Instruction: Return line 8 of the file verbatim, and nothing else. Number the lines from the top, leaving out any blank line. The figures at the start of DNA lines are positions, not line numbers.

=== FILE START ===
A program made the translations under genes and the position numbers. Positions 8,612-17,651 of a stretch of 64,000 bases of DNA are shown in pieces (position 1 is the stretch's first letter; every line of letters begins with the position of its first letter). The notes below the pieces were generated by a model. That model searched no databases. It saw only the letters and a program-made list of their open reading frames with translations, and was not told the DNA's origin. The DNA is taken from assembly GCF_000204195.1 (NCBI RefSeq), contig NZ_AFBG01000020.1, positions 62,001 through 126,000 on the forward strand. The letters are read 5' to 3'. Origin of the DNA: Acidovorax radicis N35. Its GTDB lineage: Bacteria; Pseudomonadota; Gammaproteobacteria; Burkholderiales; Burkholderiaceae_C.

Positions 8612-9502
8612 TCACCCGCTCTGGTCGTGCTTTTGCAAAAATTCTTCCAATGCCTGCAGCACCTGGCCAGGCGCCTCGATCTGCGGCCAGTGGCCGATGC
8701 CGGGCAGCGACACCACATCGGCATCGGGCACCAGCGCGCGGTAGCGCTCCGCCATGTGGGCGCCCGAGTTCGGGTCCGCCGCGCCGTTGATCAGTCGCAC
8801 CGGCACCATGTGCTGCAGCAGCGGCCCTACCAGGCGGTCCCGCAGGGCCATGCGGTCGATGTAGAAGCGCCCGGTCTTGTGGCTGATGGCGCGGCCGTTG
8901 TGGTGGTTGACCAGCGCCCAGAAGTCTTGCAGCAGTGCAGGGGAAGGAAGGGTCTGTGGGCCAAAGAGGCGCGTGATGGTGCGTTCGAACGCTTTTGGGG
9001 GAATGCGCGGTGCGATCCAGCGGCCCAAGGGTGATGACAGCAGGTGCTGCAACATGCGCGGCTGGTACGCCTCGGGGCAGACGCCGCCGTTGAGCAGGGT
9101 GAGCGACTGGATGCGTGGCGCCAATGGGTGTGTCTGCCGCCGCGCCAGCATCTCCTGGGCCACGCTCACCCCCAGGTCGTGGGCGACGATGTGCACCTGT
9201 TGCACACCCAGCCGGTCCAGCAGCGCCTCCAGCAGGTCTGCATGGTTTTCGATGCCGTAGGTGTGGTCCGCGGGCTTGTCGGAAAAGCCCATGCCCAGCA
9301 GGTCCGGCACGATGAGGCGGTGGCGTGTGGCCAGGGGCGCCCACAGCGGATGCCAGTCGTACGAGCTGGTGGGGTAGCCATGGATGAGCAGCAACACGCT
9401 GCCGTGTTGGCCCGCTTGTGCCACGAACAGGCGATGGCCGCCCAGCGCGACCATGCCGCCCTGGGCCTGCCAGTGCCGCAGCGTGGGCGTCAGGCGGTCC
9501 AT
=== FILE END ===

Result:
9101 GAGCGACTGGATGCGTGGCGCCAATGGGTGTGTCTGCCGCCGCGCCAGCATCTCCTGGGCCACGCTCACCCCCAGGTCGTGGGCGACGATGTGCACCTGT